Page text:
Prime Minister John Key used his annual address at Waitangi
to make the case for the day to keep its edge, warts and all,
but warned there was a danger extremists would destroy the
public goodwill that was critical for Treaty settlements to
Mr Key said previous governments and others had tried to
create a sense of ''national participation'' on the day.
''It would be good to see, but I'm not sure that we can or
should try to force it. We are not, by nature, a nation of
Labour leader David Shearer has used the past two Waitangi
Days to call for the day to be celebrated in a more positive
way, using Australia Day as an example.
However, there was no other day on which the weight of
history was felt quite so heavily, Mr Key said.
''It is marked across an emotional spectrum that ranges from
great passion among some of those gathered here, to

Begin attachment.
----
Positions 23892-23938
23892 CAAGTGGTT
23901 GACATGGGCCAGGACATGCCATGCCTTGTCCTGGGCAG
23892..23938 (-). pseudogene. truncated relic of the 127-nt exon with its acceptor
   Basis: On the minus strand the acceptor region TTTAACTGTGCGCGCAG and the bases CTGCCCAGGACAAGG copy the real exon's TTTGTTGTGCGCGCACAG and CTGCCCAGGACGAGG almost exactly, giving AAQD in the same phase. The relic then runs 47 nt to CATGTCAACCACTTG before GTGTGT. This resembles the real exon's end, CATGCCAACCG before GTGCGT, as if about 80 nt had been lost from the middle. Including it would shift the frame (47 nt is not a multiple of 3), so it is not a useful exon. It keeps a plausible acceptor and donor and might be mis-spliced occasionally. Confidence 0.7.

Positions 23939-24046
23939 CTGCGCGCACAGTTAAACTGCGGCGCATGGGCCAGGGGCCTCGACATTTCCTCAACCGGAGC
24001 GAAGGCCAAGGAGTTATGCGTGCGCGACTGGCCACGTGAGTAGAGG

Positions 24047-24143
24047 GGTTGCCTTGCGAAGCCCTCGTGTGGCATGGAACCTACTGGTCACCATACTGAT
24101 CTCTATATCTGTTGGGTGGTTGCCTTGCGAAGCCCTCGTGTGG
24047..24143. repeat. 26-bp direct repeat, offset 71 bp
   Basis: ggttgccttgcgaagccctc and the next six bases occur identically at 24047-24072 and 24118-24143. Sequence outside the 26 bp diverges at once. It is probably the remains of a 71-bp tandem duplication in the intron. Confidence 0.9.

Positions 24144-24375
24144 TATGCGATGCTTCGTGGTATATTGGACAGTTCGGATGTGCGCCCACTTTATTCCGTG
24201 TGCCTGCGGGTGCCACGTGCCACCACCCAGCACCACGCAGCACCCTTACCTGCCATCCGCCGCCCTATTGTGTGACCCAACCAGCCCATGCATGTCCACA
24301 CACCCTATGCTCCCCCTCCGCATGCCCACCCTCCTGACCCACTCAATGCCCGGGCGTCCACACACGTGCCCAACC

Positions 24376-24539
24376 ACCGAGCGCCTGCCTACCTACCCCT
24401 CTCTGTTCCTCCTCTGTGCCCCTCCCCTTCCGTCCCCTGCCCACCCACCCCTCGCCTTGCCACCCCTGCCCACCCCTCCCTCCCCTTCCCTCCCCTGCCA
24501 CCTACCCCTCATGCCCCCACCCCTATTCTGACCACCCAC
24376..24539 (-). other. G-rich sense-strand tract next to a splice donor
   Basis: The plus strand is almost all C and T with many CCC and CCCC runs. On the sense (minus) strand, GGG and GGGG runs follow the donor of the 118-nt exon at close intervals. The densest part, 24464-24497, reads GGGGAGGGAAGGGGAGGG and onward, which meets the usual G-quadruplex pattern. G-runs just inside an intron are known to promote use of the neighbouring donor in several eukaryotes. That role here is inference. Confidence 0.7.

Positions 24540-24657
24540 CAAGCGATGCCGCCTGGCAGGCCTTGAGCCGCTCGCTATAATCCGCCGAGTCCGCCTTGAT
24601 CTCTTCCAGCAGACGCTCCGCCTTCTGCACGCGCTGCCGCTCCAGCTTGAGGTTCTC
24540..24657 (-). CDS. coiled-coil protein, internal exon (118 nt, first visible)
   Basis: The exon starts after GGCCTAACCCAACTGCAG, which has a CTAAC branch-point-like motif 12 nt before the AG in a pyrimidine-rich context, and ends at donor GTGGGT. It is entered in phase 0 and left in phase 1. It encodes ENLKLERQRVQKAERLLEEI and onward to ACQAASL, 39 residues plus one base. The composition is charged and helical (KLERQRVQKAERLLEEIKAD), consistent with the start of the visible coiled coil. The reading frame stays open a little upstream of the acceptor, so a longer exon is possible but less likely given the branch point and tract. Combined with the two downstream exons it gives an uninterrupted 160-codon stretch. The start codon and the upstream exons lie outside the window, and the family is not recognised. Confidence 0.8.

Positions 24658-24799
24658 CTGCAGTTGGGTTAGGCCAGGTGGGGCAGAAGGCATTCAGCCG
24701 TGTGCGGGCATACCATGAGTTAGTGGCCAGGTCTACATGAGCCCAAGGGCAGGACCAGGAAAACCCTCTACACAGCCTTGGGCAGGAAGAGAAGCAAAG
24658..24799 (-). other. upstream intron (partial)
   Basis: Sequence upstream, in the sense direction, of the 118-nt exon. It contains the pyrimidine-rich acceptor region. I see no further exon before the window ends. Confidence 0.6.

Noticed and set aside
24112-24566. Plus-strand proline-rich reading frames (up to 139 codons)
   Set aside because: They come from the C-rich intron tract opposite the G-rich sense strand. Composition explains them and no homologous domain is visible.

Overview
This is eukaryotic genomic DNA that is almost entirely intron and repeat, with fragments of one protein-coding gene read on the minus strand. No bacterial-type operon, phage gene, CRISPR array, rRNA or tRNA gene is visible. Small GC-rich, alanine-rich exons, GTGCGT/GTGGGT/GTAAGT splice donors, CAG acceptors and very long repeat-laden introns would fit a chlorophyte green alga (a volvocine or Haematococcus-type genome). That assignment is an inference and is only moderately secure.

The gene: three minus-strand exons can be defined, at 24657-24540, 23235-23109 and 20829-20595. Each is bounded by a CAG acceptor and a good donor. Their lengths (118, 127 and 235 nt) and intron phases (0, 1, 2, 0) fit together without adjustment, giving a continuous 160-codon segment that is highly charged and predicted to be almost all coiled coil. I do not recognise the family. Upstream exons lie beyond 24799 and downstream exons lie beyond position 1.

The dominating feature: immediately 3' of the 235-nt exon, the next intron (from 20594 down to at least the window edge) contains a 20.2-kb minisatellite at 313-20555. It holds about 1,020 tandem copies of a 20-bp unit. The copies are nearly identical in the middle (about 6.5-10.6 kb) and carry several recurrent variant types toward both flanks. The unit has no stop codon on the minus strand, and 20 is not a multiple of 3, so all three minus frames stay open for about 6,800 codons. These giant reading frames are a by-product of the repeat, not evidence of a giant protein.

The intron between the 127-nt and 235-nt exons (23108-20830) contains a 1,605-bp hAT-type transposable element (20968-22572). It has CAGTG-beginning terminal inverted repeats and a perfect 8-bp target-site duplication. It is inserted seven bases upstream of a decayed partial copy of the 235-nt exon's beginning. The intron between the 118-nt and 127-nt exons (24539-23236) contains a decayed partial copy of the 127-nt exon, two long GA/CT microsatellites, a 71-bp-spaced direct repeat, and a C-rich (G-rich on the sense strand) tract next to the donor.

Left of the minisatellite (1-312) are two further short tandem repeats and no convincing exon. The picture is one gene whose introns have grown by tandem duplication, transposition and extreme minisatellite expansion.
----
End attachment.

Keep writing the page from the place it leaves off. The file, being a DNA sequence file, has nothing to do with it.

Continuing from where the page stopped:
indifference from those Kiwis whose sole interest in the day
is encompassed by the weather forecast.''
The day was more forward-looking than in the past, partly
because of the Treaty settlements process, which had given
iwi the resources needed to run their own affairs, create
jobs and care for their people, he said.
However, those settlements largely relied on public goodwill
and acknowledgement the grievances were genuine, he said.
There was a risk the actions of ''permanently aggrieved''
protesters, including those at Waitangi, would endanger the
public consensus there was over the issue of settling
''Public goodwill should not be taken for granted. It needs
to be treated with respect. It is short-sighted and
counterproductive of activists to use tactics and language
which have the effect of eroding public support for
initiatives aimed at turning around the very situation that
the activists are complaining about.''
Mr Key also talked about economic development and improving
the educational achievement of Maori children.
He urged the Far North iwi to resolve their differences to
allow them to settle, saying that would add a critical
injection of funds to an area in which unemployment was a big
The Maori Party's willingness to work with National had also
helped build the relationship between iwi and the Government,